Related: With Hertl out again, Sharks wary of loading up top line

Well-traveled Sekac signs in KHL

CHICAGO, IL - FEBRUARY 11: Jiri Sekac #34 of the Chicago Blackhawks looks to pass against the Dallas Stars at the United Center on February 11, 2016 in Chicago, Illinois. The Stars defeated the Blackhawks 4-2. (Photo by Jonathan Daniel/Getty Images)
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After a tumultuous campaign, Jiri Sekac is headed to Russia.

On Monday, KHL club Ak Bars Kazan announced it had signed Sekac, after the 23-year-old Czech split last season between Anaheim, Chicago and Arizona.

All told, Sekac played for four different organizations during his brief two-year NHL stint.

He broke in with Montreal during the ’14-15 campaign and got off to a good start — seven goals and 15 points in 50 games — but eventually fell out of the lineup, and was shipped to Anaheim for Devante Smith-Pelly.

With the Ducks, Sekac showed flashes (seven points in 19 games), but was a non-factor in the playoffs. Midway through this year, Anaheim flipped Sekac to Chicago for Ryan Garbutt.

The Chicago tenure was the least successful of ’em all. Sekac played just six games for the ‘Hawks before getting put on waivers, and was claimed by the Coyotes.

Sekac closed out the year by playing 11 games for Arizona, scoring just two points. He was in the last of a two-year, $2.7 million deal and a pending RFA.

Not lacking confidence, Laine’s goal is to be drafted No. 1

MOSCOW, RUSSIA - MAY 22: Patrik Laine #29 of Finland skates against Canada  during the 2016 IIHF World Championship gold medal game at the Ice Palace on May 22, 2016 in Moscow, Russia. (Photo by Anna Sergeeva/Getty Images)
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SAN JOSE — Patrik Laine didn’t downplay his confidence at the NHL scouting combine.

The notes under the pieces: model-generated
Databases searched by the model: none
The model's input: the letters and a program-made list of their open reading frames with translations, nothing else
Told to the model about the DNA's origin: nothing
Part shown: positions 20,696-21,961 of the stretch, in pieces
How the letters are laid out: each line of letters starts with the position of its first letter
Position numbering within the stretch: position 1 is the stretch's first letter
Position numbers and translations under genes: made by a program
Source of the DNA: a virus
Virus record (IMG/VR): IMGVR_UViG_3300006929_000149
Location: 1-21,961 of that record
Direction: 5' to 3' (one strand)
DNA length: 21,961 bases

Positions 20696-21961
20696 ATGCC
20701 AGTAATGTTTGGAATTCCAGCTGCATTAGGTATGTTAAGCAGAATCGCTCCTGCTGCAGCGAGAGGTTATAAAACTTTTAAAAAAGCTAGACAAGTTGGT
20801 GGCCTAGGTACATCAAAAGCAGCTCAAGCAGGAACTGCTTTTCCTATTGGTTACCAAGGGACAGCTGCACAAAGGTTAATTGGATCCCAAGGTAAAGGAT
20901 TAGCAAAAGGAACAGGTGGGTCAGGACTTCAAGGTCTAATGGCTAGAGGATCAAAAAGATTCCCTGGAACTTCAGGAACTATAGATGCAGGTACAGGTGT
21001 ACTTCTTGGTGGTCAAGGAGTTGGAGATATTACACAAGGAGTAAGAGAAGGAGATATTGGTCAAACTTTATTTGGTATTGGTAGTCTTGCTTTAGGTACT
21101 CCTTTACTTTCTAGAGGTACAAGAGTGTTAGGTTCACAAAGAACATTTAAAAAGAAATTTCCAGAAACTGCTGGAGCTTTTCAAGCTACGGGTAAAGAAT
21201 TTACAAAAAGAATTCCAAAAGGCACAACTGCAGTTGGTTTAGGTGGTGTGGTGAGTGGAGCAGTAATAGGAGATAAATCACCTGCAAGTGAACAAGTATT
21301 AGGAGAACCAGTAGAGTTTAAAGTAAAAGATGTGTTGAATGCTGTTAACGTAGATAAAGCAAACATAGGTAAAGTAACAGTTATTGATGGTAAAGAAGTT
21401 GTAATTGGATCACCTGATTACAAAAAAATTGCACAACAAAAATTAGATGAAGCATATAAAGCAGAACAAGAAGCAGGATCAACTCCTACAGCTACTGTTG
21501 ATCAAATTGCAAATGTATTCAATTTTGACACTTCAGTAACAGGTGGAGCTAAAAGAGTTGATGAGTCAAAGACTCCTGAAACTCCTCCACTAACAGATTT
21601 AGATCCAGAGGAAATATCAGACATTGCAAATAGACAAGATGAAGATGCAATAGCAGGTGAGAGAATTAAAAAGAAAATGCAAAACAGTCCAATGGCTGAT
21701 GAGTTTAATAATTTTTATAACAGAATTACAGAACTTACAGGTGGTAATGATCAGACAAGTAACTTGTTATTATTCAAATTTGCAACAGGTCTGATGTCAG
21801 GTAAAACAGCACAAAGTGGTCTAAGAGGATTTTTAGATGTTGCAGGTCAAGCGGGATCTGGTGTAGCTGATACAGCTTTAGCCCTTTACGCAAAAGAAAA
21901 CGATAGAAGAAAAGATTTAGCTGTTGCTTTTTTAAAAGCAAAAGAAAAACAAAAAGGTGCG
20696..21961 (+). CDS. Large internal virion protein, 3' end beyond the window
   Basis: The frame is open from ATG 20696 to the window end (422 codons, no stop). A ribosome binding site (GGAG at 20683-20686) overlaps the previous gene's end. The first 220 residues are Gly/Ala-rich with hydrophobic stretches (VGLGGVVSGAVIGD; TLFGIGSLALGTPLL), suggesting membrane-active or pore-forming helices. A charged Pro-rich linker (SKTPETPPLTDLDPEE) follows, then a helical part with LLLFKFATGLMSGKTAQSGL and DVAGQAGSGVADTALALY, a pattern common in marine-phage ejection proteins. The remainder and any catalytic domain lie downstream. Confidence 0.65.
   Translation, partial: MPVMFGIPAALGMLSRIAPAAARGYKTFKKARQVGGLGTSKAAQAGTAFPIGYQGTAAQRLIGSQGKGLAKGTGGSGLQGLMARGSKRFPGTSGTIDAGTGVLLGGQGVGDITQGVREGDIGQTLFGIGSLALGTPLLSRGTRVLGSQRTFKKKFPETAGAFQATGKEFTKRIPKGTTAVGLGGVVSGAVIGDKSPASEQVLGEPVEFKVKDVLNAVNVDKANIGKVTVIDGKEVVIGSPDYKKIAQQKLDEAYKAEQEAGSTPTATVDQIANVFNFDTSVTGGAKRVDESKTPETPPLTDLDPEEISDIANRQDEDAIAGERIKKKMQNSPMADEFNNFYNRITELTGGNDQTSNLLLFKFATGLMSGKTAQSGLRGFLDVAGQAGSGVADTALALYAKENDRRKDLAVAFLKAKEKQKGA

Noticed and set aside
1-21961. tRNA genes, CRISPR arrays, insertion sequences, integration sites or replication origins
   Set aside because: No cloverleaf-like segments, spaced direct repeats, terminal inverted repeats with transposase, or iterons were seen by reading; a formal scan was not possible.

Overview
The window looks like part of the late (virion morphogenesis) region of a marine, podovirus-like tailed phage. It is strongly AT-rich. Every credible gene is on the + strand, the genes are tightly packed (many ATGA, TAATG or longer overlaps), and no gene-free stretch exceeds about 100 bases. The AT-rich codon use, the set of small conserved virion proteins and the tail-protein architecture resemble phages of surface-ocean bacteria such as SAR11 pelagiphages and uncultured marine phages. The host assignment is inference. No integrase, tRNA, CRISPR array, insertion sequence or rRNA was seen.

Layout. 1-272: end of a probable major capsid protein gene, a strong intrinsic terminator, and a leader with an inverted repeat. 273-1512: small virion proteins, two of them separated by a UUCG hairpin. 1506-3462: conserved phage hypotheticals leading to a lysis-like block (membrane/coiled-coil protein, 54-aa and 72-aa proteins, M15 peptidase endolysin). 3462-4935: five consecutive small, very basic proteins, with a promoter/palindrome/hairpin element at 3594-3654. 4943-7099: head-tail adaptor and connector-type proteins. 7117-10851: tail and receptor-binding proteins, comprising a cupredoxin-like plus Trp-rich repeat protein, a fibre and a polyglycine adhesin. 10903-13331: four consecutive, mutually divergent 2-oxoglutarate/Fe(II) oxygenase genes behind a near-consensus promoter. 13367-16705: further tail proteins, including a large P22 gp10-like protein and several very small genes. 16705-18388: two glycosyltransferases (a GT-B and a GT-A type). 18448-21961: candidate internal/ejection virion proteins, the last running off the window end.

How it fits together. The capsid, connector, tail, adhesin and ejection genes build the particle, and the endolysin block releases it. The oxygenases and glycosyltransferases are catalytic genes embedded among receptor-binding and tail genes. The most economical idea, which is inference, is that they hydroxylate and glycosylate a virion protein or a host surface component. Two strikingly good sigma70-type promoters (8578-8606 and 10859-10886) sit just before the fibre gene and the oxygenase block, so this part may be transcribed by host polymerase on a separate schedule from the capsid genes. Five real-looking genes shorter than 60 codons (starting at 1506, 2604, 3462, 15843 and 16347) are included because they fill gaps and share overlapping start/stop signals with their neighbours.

And at the Stanley Cup Final, he didn’t apologize for it.

“People can think what they want to think,” Laine said on Monday, as the top draft prospects descended on San Jose to meet with the media. “I don’t care. People who know me, that know me better, they know I’m a good guy and I’m confident in the right way.

“I don’t think it’s a bad thing.”

If there’s one thing you can say about Laine, it that he’s consistent. His unflinching confidence was in lockstep with the bold declarations made at last week’s combine.

Laine said he thought he could be the next Alex Ovechkin. He said he has the ability to be the best player in the NHL. He said he was just as good as the presumptive No. 1 pick — Auston Matthews — adding that Toronto now “has a tough decision to make” with the first overall selection.

Ah yes, that number one spot. Laine wants it. And he’s gunning for it.

“Of course, I want to be the first guy,” he said. “I think that’s possible.”

And really, why wouldn’t it be?

Last month, Laine became the youngest player in the 80-year history of the World Hockey Championships to win MVP. At 18, he finished with 12 points in 10 games and tied Sweden’s Gustav Nyquist for the tournament goalscoring title. He set up the game-winning goal against the host Russians in the semifinal, and was also named the tournament’s top forward.

Think of it this way. Both Laine and Matthews are 18. Both played in the Worlds. Both had terrific tournaments — Matthews had nine points in 10 games, leading the U.S. in scoring — but Laine was judged to be the most valuable.

So why shouldn’t he think he can top Matthews?

“I would be lying if I said that ‘no, I couldn’t go first.’ That’s always been my goal,” Laine said. “After this season, I think it’s really possible to go first.

“I think [me and Matthews] are quite even. He’s better than me in some stuff, and I’m better than him in some things. I wouldn’t say one of us is better than the other.”

Of course, draft pundits and analysts concede Matthews will almost certainly go first overall, partly because he’s a center, whereas Laine plays the wing.

If that happens, don’t expect Laine to be disappointed. Oh sure, he’ll probably have a little envy about not being the No. 1 pick, but it will result in him falling to Winnipeg at No. 2, where one of his favorite players growing up — Teemu Selanne — began his Hall of Fame career.

“It would be nice to play there [Winnipeg], of course, where he used to play,” Laine said. “The city was crazy about him.”

The ‘Peg would probably be pretty crazy about Laine, too.